17. Aleksandra Herasimenia is having a great 12-months, and currently ranks in the world top 10 in the 50 free (25.00), 100 free (54.28), and 50 back (28.06). In 2003, at only 17, a highly promising career was derailed by a two-year doping ban. But with a great Belarusian Championships in January, following a solid European Championships, it looks like she may finally be realizing her full potential. She’s been through a lot in her career, but is still only 25 years old. I’m going to be rooting for her to take a medal in Shanghai, and I think the 50 back is her best shot.

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10 years ago

I’m kind of interesting if Sun Yang will be swimming next year. Because it’s not only in swimming but in other sports (like track & field) Chinese people appear from nowhere, show incredible results in one season, and disappear again…

10 years ago

With four solid years of international swimming under his belt, I would doubt Sun Yang disappears off the map. He did final in Beijing at 16, so his progression looks natural. Liu Zige is different as she only seems to swim really well in China, so the verdict will have to wait till London for her.

10 years ago

I think every single Chinese swimmer who does something of notice in recent years has had a dark cloud over their heads, except possibly wu peng? If this phenomenon of Chinese swimmers coming out of the blue and disappearing is a purposeful ploy by the Chinese, they won’t run the risk of using athletes who are as high profile as Sun or Liu. Liu is an olympic champion and Sun has garnered as much conversation if not more than any other Chinese swimmer in the last decade (already). If one of these two just falls off the radar, first of all, people from other countries will look for them and get to the bottom of this, and second of all,… Read more »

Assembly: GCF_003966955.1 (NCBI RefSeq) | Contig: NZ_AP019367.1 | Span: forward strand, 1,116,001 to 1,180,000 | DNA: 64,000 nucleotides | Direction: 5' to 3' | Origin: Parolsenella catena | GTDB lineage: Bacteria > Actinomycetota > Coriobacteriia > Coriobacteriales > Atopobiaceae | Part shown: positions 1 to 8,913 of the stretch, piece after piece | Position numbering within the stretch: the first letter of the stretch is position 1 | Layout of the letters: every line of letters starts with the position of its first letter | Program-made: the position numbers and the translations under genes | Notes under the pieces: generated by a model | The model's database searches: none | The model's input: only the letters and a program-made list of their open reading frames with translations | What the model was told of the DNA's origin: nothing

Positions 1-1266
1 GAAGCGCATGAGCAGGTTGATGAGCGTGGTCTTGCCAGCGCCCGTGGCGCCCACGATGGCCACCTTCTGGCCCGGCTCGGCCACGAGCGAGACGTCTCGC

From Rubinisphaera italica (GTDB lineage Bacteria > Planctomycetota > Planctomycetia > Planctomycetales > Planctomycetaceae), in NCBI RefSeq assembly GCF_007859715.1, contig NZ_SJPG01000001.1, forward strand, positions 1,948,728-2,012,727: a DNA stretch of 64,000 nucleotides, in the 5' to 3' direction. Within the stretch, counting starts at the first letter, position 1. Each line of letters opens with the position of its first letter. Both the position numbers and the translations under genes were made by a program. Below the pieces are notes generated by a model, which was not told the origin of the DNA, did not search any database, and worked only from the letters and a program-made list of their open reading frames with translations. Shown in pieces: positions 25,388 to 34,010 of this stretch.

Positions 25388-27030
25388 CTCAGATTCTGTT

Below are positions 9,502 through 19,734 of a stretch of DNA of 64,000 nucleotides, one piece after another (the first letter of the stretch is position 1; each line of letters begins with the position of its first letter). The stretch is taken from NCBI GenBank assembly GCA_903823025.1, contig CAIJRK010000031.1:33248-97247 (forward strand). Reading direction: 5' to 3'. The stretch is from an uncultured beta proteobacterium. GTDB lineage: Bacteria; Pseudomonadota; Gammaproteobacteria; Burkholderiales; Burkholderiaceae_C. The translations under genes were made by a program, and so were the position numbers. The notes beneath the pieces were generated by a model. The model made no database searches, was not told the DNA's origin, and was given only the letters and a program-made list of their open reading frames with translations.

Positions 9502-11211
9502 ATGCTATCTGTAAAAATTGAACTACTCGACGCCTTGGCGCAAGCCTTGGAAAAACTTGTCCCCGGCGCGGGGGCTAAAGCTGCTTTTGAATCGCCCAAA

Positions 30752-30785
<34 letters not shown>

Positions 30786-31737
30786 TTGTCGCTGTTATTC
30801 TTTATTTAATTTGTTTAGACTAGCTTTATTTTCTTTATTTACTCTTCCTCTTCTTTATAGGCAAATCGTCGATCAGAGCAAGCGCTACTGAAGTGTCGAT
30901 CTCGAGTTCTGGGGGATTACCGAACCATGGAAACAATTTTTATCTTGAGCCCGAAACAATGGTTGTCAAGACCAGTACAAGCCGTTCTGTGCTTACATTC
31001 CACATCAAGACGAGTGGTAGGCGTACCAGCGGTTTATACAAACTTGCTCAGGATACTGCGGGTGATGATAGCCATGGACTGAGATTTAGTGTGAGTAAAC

10 years ago

When Brint says Liu under performs out of china i think there referencing her 2:03 at rome and then later in China her 2:01.8. her 2:01 would have won her gold in a dominating fashion in Rome, but i think her pacing issues is the biggest reasons for inconsistency not where the meet is.

I don’t know if it just me but, Tae-Hwan Park and Sun Yang seem to be like the “rivalry” Ian Thorpe and Grant Hackett had. with park and Thorpe being more middle distance and yang and Hackett being distance. Although, yang does have more speed then Hackett did and potentially could win gold in the 200-400-1500 at London/Rio

10 years ago

Yea, I was thinking about that comparison too, but since Sun’s performance earlier this month, it seemed that he’d be able to surpass both swimmers in their events, which granted is a huge call.. but that’s why he’s such a big deal. I’ve already told my roommate and friends to watch out for his name next year when I feel its going to go global.

Anyways, I think this championship is also going to be very important in showing us the degree to which the world has caught up to the US. In 07, the US absolutely raped the medal count, since the suit became an issue, the team has started losing some grip on that mantle. For the first… Read more »

About Braden Keith

Braden Keith

Braden Keith is the Editor-in-Chief and a co-founder/co-owner of He first got his feet wet by building The Swimmers' Circle beginning in January 2010, and now comes to SwimSwam to use that experience and help build a new leader in the sport of swimming. Aside from his life on the InterWet, …